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Here’s a great video with Joel Greenblatt at the CFA’s Distinguished Speaker Series. During the presentation Greenblatt recounts the story of how he was able to explain the stock market and value investing to a ninth grade class, using a big jar of jellybeans. Greenblatt says: I have a friend who’s an orthopedic surgeon. He’s head of this group of … Read More

Stanley Druckenmiller: What Characteristics Do You Need To Be A Great Investor

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Here’s a great interview with Stanley Druckenmiller speaking to Bloomberg’s Erik Schatzker in which Druckenmiller provides his thoughts on the economy, stocks, bonds, trump, algos, and the Fed. Druckenmiller was asked what sort of personality you have to have to be a successful investor. He says: “I think you have to be a little sceptical and a bit of a contrarian… … Read More

Charles Munger: Investing In Shares Is Much Easier Than Investing In Real Estate, Here’s Why

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Here’s a great little video in which Charles Munger is discussing why investing in shares is better than investing in real estate. Munger says: “The trouble with real estate is that everybody else understands it, and the people who you’re dealing with and competed with, they’ve specialized in a little twelve blocks or a little industry. They know more about … Read More

Peter Lynch: 27 Timeless Investing Lessons

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We’ve just been re-reading Peter Lynch’s classic book – One Up On Wall Street. In it, Lynch provides 27 timeless investing lessons. Here’s an excerpt from the book: Sometime in the next month, year, or three years, the market will decline sharply Market declines are great opportunities to buy stocks in companies you like. Corrections—Wall Street’s definition of going down a … Read More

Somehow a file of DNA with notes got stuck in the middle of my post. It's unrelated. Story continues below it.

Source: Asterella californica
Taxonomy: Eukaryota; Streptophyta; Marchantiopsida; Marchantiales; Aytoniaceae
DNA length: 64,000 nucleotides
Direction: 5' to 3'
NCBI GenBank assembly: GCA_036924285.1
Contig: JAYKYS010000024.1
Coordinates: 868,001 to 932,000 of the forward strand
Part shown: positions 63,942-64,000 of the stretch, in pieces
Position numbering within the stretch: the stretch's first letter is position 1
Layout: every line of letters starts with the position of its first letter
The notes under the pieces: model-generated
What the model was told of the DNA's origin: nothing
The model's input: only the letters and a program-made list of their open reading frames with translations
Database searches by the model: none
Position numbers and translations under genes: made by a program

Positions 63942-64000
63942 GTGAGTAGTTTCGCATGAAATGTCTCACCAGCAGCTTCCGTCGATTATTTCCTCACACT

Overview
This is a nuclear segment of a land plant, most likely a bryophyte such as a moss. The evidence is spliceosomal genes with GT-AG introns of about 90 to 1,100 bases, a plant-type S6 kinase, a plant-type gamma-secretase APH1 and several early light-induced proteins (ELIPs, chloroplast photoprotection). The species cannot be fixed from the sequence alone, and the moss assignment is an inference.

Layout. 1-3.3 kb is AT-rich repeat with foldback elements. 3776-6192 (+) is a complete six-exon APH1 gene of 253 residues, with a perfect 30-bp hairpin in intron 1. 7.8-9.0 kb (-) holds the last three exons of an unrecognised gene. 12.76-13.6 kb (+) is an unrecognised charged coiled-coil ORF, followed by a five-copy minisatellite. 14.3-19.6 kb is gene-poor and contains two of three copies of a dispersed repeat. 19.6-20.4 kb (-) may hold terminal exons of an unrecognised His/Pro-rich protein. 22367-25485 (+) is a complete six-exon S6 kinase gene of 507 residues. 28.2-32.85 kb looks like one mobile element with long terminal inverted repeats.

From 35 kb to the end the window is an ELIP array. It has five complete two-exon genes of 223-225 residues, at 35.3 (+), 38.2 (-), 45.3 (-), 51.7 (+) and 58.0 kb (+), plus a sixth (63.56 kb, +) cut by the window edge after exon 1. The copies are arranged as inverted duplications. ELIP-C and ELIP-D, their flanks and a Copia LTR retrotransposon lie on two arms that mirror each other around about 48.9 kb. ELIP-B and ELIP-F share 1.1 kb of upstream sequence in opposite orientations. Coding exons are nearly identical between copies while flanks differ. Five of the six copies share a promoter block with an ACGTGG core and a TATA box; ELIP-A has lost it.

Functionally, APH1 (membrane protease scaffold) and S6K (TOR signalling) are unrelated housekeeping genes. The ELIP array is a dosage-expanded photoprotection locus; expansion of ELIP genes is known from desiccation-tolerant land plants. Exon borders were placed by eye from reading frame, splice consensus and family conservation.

Charlie Munger: I Made Four Or Five Hundred Million Dollars From Two Decisions, With Almost No Risk

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In this short interview Charles Munger explains how he made four or five hundred million dollars from just two decisions: “I talked about patience. I read Barron’s for fifty years. In fifty years I found one investment opportunity in Barron’s. I made about $80 Million, with almost no risk. I took the $80 Million and gave it to Li Lu … Read More

Aswath Damodaran: The Inverted Yield Curve: Is There A Signal In The Noise?

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Here’s a short presentation by Aswath Damodaran on the recent inverted yield curve and whether there is a signal in the noise. He writes: On December 4, 2018, the yield on a 5-year US treasury dropped below the yields on the 2-year and 3-year treasuries, causing a portion of the US treasury yield curve to invert. Since inverted yield curves … Read More

Jeremy Grantham: Investing Was So Much Easier 40 Years Ago

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Here’s a great podcast with Jeremy Grantham chatting to Barry Ritzholt at Boomberg. When asked about the difference between investing forty years ago compared with today he said: “The world was so straight forward forty years ago. There was such a limit on the talent in the business. If you showed up and used your brains, you were likely to … Read More